The outputs are connected to capacitors C1, C2 which carry out a correlated double sampling operation between the output voltages that are output at the different times. The first output voltage is the level of the reset. The second output voltage is the level of the photocharge induced signal added to the reference voltage (here, 1 V). This difference is a level that compensates for biases of the circuit elements, fixed pattern noise, and KTC noise, providing an output equal to a pure reset-signal+1 v. This signal is applied to the gate of the source follower M4.
M4 forms a voltage to current converting column source follower with an input gate, and two output legs. One of the output legs, e.g., the drain, forms an output node 202. The other leg, e.g. the source, is connected to a resistor. This, thereby provides good linearity of voltage to current conversion. A current that passes through the resistor R1 is proportional to its voltage. The source follower M4 hence converts the voltage driving its gate 204 to a current at its drain 202.
The output node 202 of the source follower, e.g. the drain, is connected to a column select switch. When the column is not selected, this switch is maintained “off”. No current flows in the source follower during this time.
Current only flows once the column is selected. This preferably occurs after the end of the photoperiod. The column is selected by driving the column select transistor M5, bringing the SEL line to active high as shown in FIG. 3. At this time, current proportional to the difference of the first correlated double sampling result (reset level minus signal plus 1 volt reference) minus (M4 threshold) is applied to the inverting amplifier stage which includes op amp 210 and feedback resistor R2. The capacitor shown as C3 represents the stray capacitance of that bus. The path however, remains at constant voltage by the op amp 210, so there is no charging across the capacitance. This bus, however, is applied to the op amp's high impedance input.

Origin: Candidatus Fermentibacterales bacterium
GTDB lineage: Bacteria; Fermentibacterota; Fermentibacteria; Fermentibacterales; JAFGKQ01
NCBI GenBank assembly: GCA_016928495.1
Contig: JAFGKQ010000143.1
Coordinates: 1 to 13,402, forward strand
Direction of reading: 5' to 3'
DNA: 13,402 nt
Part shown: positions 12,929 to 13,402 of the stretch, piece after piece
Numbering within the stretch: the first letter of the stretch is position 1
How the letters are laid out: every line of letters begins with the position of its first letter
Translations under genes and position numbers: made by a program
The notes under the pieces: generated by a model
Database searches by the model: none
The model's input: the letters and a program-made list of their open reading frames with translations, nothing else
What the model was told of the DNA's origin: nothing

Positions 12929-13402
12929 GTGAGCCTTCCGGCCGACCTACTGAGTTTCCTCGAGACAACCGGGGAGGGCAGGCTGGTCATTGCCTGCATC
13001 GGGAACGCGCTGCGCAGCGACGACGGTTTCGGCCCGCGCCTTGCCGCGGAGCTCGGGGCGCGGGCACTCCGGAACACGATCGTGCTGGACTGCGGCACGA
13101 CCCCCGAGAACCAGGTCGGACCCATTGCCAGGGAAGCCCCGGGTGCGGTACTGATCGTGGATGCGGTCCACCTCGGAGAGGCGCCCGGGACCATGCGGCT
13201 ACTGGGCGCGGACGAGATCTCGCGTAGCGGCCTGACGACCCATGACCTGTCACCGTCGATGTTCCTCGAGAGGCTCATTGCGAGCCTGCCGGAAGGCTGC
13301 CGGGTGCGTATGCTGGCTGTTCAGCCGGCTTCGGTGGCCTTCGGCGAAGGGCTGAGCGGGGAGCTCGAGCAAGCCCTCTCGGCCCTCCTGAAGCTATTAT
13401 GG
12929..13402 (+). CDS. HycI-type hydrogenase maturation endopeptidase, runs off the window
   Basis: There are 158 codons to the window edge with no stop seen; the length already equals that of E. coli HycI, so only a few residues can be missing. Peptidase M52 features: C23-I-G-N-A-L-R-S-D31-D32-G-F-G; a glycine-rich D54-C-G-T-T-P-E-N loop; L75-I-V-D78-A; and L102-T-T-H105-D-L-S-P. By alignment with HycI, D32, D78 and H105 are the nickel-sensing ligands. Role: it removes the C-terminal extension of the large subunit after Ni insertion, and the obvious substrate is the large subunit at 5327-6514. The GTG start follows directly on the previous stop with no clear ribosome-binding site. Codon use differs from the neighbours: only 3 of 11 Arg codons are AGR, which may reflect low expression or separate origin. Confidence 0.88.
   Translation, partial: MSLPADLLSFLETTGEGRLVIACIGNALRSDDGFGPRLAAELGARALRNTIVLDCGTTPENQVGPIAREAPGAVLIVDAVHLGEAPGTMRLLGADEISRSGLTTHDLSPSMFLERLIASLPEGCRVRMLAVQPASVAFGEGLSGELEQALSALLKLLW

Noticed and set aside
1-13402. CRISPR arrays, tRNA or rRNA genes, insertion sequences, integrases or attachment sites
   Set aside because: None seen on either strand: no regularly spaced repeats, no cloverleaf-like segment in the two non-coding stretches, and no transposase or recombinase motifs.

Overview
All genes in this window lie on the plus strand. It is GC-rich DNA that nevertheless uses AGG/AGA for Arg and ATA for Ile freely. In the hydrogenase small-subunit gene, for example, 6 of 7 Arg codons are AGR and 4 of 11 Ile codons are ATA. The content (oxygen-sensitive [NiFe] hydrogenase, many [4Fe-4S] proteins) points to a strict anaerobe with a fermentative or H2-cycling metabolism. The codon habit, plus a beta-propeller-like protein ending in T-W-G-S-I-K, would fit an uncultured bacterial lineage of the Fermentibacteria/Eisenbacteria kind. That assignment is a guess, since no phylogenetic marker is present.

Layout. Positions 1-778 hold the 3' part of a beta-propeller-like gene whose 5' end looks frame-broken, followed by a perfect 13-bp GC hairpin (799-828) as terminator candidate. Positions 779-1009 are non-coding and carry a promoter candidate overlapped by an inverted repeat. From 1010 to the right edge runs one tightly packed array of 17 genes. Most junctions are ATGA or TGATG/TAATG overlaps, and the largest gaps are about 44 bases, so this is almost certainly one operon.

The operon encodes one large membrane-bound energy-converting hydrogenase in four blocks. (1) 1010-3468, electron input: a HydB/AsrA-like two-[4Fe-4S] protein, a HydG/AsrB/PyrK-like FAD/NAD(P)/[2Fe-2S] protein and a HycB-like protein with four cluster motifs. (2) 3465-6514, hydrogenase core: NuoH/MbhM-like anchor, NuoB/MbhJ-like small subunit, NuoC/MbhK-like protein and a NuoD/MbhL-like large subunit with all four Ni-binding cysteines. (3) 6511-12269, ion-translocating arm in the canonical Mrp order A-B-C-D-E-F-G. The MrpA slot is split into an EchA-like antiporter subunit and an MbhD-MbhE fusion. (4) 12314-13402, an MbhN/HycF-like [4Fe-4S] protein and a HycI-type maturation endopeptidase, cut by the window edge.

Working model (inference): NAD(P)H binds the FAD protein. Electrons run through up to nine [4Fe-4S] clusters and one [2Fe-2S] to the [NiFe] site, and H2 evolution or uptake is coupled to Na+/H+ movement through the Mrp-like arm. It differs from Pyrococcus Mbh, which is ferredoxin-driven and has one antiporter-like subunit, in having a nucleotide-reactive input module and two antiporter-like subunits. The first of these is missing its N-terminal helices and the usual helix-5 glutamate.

After this voltage is sampled, and while the column is still selected, the drive to the gate of the clamp transistor M3, CLMP1, is turned on again. This provides a reference level for the second double sampling. This second reference level is proportional to the reference minus the M4 threshold (M4 T).